What I don’t get is that Dad was the one who forced me and Paul to go to church school. Dad himself hardly misses a week of service. So if he’s so into church, what ever happened to all men are created equal? Love your neighbor? Judge not so that you yourself won’t be judged?–all stuff we learned in church school.
I wasn’t done, either. I wanted to ask about lesbians. They haven’t been cut down by God or nature. Some of them even have kids, right? But then I decided not to. I realized that to keep it up was to trip closer and closer to home. I can’t imagine what would happen if my father ever found out.
Paul is fifteen, I’m sixteen, the hyung, the older one. But Paul has always seemed bigger than me, even when we were kids. Now, he won’t go to bed at night without first doing fifty pushups and a hundred situps. In grade school he always got picked first for teams, even though his own teammates referred to him as “the chink.” He was always good at turning things around and laughing at himself, so in the end you thought of him as a cool guy. I always got picked last.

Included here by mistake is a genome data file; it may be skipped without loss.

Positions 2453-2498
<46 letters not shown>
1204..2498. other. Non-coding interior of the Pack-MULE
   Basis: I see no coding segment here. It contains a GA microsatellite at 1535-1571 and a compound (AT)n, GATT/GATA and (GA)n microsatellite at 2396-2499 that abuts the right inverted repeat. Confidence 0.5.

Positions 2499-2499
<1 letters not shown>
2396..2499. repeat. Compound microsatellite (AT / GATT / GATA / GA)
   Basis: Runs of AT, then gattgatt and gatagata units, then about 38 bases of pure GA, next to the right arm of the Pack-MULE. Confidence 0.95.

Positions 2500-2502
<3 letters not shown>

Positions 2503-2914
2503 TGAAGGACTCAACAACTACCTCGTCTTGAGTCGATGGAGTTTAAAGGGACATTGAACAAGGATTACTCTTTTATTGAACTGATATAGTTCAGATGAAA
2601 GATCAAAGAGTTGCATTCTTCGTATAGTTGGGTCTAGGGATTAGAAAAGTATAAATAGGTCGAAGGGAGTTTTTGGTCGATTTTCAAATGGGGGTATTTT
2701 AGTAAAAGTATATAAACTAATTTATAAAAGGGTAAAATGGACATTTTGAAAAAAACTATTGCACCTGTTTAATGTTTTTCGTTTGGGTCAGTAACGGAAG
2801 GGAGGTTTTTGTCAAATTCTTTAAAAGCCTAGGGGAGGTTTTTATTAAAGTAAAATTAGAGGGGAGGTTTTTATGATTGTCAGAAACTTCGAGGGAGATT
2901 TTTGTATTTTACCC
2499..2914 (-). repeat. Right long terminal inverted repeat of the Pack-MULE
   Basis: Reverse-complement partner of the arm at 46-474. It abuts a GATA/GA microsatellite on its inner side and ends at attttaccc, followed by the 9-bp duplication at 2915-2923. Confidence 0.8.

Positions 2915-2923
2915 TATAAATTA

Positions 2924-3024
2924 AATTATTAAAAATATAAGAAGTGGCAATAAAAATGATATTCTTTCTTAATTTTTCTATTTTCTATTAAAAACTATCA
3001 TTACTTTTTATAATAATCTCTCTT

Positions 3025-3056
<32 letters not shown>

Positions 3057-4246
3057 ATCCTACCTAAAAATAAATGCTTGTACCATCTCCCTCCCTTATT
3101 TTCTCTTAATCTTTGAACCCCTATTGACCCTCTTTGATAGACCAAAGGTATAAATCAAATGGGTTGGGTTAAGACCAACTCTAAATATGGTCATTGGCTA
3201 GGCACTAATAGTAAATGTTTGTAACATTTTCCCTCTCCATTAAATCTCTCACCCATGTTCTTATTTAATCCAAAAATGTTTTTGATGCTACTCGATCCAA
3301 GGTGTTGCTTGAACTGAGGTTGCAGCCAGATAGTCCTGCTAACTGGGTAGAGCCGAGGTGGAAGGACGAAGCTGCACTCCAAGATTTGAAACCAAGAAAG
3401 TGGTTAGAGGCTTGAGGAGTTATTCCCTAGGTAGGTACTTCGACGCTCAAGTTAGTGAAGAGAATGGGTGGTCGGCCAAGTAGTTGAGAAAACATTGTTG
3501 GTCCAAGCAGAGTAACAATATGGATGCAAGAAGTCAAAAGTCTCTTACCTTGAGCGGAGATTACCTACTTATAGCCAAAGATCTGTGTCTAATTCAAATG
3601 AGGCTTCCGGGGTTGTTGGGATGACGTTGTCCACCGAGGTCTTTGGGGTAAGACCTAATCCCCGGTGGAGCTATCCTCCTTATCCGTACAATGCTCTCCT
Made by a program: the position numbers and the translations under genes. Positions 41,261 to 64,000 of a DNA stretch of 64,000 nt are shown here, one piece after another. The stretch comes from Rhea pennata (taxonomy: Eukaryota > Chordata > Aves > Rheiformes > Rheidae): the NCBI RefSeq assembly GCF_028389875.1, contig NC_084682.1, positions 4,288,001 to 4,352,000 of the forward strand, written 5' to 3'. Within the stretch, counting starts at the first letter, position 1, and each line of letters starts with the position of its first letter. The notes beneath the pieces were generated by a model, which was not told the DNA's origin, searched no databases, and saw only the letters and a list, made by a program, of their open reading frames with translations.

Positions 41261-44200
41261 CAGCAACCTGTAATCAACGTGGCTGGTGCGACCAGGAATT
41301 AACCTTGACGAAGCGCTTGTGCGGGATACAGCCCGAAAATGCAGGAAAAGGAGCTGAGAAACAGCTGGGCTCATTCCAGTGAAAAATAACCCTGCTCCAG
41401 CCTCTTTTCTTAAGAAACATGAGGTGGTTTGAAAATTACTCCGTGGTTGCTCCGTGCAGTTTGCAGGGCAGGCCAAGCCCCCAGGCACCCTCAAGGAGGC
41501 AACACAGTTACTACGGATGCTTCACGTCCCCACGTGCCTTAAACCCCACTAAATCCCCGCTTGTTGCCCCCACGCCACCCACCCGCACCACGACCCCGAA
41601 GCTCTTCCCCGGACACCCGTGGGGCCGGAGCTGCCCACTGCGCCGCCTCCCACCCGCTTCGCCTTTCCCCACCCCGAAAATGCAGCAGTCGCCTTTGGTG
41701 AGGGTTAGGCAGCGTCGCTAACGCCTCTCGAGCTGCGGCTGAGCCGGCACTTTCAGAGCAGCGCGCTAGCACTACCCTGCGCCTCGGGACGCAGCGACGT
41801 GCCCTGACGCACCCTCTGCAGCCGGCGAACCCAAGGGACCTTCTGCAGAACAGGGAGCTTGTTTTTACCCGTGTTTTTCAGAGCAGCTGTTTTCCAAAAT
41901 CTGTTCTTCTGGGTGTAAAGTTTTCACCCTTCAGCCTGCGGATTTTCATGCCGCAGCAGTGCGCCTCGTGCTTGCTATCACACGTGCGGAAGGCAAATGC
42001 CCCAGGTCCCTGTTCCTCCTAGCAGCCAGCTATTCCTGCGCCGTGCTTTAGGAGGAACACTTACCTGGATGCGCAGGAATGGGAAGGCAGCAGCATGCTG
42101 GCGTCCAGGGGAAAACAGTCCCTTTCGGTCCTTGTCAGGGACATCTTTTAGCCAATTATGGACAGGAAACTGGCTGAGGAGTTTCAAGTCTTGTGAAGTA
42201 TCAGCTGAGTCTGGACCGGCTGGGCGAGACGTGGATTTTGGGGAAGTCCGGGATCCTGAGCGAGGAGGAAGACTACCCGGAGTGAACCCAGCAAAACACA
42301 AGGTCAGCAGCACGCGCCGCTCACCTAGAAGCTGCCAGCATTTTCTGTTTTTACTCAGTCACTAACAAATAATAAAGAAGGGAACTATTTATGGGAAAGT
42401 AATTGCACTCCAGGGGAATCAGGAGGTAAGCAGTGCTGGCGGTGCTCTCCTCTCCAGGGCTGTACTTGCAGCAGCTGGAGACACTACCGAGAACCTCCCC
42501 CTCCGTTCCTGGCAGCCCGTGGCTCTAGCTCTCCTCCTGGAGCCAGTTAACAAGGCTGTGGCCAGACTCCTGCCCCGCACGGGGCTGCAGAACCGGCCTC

Ironically, Mom and Dad are always telling him to be more like me, the wallflower. I like to sit in the house and read. I also play the violin, and I don’t have a girlfriend.
Paul has had a number of girlfriends–it’s only natural–but Mom and Dad don’t know about them. High school is for studying, they told us, not to waste time on girls, especially since there aren’t any Korean girls at our school (there’s one black girl, one Hispanic girl, two Japanese from Japan–we’re talking the burbs here). They want us to go to either Harvard or MIT so we can meet plenty of suitable girls, get married, and start producing cute Korean grandchildren.